Emerging Adults as Foster Parents

In New Jersey, you can be a foster parent before you’re able to buy a cigarette. The minimum age to be buy cigarettes–19; the minimum age to be a foster parent–18.

In Alabama, Massachusetts, Michigan, Montana, Nebraska, and New Jersey, you can be a foster parent before being able to purchase alcohol.

The Child Welfare Information Gateway, in its document, The Home Study Requirements for Prospective Foster Parents (2010) reports that, “Adults of any profession and background may apply to be foster parents. In approximately 35 States and the District of Columbia, the foster parent applicants must be at least age 21. 1 In four States, the applicant must be at least age 18. 2 In Alabama and Nebraska, the parent must be at least age 19 (p.2).”

Foster parents are the primary care providers for the vast majority of children in state custody. While acknowledging that available foster placements have not kept pace with demand, is there any hesitation in tapping young adults to be foster parents?

The status of “emerging adulthood,” identified as late teenage to mid-twenties, is described as follows: “Having left the dependency of childhood and adolescence, and having not yet entered the enduring responsibilities that are normative in adulthood, emerging adults often explore a variety of possible life directions in love, work, and worldviews. Emerging adulthood is a time of life when many different directions remain possible, when little about the future has been decided for certain, when the scope of independent exploration of life’s possibilities is greater for most people than it will be at any other period of the life course (p. 469).” 3 This characterization of emerging adults as self-focused and feeling ‘in-between’ is supported by data: “Often emerging adults are struggling with big identity questions about who they are and how they fit into the world. Their lives are in flux as they try to make their way toward building a foundation for adulthood. (p. 6)” 4

As much training, support, and monitoring as an agency is willing and able to provide, are emerging adults generally able to supply the safety, educational, mental health, and attachment needs of a foster child? Because foster children remain in the legal custody of the state this question is particularly compelling for departments of human services.

Mick Polowy, one of the original architects of the Parent Resource for Information, Development and Education (PRIDE) model family assessment component, notes that the focus is on a prospective parent’s ability and willingness to fulfill the following five competency categories:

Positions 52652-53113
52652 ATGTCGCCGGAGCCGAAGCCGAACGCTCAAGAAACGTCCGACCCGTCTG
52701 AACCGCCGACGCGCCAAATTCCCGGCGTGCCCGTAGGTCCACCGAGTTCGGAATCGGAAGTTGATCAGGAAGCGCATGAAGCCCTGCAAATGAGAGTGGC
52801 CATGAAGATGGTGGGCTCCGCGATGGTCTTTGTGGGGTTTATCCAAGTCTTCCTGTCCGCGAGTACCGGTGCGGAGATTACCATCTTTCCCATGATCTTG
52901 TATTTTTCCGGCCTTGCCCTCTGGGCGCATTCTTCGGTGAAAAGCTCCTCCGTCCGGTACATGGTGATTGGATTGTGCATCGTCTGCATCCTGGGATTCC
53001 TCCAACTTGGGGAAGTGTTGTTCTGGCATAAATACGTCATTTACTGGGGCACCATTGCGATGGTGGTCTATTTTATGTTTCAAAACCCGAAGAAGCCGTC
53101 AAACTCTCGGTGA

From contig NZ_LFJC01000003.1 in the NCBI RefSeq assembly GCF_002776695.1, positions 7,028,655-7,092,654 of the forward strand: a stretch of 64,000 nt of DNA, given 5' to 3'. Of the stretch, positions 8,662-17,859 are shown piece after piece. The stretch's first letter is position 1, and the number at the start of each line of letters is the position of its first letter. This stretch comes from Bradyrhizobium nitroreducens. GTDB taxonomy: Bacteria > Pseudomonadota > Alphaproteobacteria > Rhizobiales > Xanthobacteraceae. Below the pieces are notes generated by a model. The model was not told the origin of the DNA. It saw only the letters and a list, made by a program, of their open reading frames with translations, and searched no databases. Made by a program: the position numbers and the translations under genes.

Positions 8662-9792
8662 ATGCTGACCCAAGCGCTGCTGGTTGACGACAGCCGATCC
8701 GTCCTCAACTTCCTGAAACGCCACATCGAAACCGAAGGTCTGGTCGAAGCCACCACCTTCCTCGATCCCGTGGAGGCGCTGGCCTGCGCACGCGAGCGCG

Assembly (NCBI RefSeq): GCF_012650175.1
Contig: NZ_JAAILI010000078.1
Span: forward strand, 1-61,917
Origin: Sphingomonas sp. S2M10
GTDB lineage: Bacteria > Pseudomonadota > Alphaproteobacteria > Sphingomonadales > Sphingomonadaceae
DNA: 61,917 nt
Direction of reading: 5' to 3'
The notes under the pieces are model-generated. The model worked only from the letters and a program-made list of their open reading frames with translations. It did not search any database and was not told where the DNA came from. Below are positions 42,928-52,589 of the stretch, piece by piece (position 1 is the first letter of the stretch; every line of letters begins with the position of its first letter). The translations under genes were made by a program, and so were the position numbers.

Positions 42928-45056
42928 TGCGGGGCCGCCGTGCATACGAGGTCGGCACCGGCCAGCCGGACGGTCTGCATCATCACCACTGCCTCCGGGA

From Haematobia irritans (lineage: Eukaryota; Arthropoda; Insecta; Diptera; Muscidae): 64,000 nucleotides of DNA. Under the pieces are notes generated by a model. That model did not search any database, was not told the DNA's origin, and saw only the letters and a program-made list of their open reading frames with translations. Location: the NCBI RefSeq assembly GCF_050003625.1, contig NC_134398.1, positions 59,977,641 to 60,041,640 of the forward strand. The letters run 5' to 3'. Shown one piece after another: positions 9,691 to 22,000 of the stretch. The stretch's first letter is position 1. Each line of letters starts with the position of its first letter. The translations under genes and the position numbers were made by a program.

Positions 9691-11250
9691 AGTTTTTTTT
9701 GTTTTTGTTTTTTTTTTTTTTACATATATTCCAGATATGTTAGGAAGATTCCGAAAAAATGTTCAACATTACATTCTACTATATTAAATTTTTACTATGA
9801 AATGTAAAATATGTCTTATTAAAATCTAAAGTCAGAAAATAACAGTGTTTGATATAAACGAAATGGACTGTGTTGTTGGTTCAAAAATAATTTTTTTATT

• protecting and nurturing children;
• meeting children’s developmental needs and addressing developmental delays;
• supporting relationships between children and their families;
• connecting children to safe, nurturing relationships intended to last a lifetime; and,
• working as a member of a professional team.

These competencies drive the entire mutual assessment, selection, preparation, support, and development process of resource families. Age is not the critical requirement.

Meredith Takahashi, an attorney in Texas, recalls “numerous occasions where I fought for certification of young adults who wanted to take on the job of parenting their younger siblings or extended family members in an effort to keep their families together—and they did a wonderful job. Though nervous, in time, I felt not only confident in those foster parents, but grateful for their strength and perseverance.”

This sentiment is echoed by Karyn Purvis, Director of the Institute of Child Development at Texas Christian University: “With purposeful intention and preparation, young, teachable adults can become an invaluable resource as foster parents. They become the foundation for a lifetime of service for vulnerable children in the foster care system. My personal experiences as a foster mother began when I was 20.”

New Jersey attorney Bari Z. Weinberger sums up the challenge: “Age is only one of many factors. Also taken into consideration are qualifications such as the individual’s ability to provide a safe home environment, their willingness and ability to complete foster parent training, and their successful completion of a thorough home study.”

Are emerging adults too young to become foster parents? Like many yes/no questions this is one which cannot be answered by just one of two answers. In the final analysis, it depends on the particular applicant.

1 The word approximately is used to stress the fact that States frequently change their laws. This information is current through October 2010. The States that require foster care applicants to be at least age 21 are Arizona, Arkansas, Delaware, Florida, Hawaii, Idaho, Illinois, Iowa, Kansas, Kentucky, Louisiana, Maine, Maryland, Minnesota, Mississippi, Missouri, Nevada, New Hampshire, New York, North Carolina, Ohio, Oklahoma, Oregon, Pennsylvania, Rhode Island, South Carolina, South Dakota, Texas, Utah, Vermont, Virginia, Washington, West Virginia, Wisconsin, and Wyoming.
2 Massachusetts, Michigan, Montana, and New Jersey.
3 Arnett, J.J. (2000). Emerging adulthood: A theory of adulthood from the late teen through the twenties. American Psychologist, 55(5), 469-480.
4 Arnett, J.J. (2012). The Clark University poll of emerging adults. Available here.

Daniel Pollack, MSSA (MSW), JD is Professor, Wurzweiler School of Social Work, Yeshiva University, New York City, and is a frequent expert witness in child welfare cases. E-mail: dpollack@yu.edu; 212-960-0836. This article originally appeared in Policy & Practice, 72(1), 26‑27.

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